To share dedication requests with Graham for his future Motivational Music Minute videos, you can reach him on his website by visiting here.
Eric Jones: Pianist, ‘Eric Jones Trio’
While Savannah State University’s campus is closed and classes are shifted to the internet, instructor and musician Eric Jones has some extra time to play music at home.
“I have had more time than I probably would’ve because I’m not out gigging, playing at clubs and different places like that,” Jones told WSAV.com NOW.
The art of music has pumped through his veins since the tender age of 5, when he first began pounding out melodies on his mother’s piano.
After over 35 years of perfecting his craft, it seems only right for the Eric Jones Trio musician to want to use his talents to touch people during this uncertain time.
He started sharing laid-back sessions via Facebook Live, where he chats with his viewers and plays tunes on his keyboard.
“As a musician and somebody that’s used to performing, it’s almost a need to perform in front of somebody, you know, to present music, whether it’s live or whether it’s something that I might record and put out there online for people to check out,” Jones said. “I’ve been doing it for most of my life.”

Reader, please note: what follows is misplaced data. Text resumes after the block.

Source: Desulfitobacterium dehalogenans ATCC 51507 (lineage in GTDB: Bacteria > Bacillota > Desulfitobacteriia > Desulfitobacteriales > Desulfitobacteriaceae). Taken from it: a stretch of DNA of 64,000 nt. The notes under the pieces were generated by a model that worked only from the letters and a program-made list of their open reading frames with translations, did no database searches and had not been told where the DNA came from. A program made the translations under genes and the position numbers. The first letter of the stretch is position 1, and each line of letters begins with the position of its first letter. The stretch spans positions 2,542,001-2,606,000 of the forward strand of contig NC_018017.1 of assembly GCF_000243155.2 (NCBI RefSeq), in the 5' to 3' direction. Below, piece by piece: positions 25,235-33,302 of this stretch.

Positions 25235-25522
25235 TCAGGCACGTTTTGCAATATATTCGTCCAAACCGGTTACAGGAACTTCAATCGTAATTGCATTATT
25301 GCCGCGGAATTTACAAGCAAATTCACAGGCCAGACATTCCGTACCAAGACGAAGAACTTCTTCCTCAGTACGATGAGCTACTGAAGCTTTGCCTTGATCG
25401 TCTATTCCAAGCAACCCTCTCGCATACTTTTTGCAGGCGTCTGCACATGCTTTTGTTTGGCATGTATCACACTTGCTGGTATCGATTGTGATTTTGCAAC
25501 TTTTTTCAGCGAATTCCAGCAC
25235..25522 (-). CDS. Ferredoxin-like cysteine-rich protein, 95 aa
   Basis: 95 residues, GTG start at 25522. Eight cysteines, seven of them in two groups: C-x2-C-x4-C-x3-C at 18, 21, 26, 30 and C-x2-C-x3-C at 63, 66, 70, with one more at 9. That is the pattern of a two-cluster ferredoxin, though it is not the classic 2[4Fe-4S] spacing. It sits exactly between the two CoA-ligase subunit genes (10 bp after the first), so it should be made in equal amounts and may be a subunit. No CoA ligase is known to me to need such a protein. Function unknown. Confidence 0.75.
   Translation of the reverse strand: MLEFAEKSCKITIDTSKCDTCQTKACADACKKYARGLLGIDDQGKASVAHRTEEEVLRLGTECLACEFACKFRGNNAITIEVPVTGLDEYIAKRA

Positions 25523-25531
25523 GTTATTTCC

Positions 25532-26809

He started the Facebook performances on a whim, he says, and it seems to have garnered positive feedback from his viewers.
“I guess if anybody’s gonna do this, now’s the time to do it, because a lot of us have no place to go, and music is a good way to pass the time and enjoy yourself,” he said.
Jones and his band also recently performed to an audience of none at the Tybee Post Theater as part of Quarantine Concerts, organized by Michael Gaster.
“It took a little bit to get used to, because you look out and you see nothing but cameras,” he laughed, reflecting on the unique experience.
“But it wasn’t impersonal because we knew that people were watching it, and after a while, we got used to it and it was just like, ‘okay, we’re playing for people, it’s live and people are listening to it,’ and it was kinda cool,” Jones said.
Having found solace in his passion for music amid his triumphant battle with stage III non-Hodgkin’s lymphoma three years ago, the artist says he believes music can be therapeutic in difficult times.
“As musicians, I think this is a time where we’re most needed to provide a way to get away from all of this craziness, it’s unprecedented,” Jones said. “But we’ll survive, we’ll get through it.”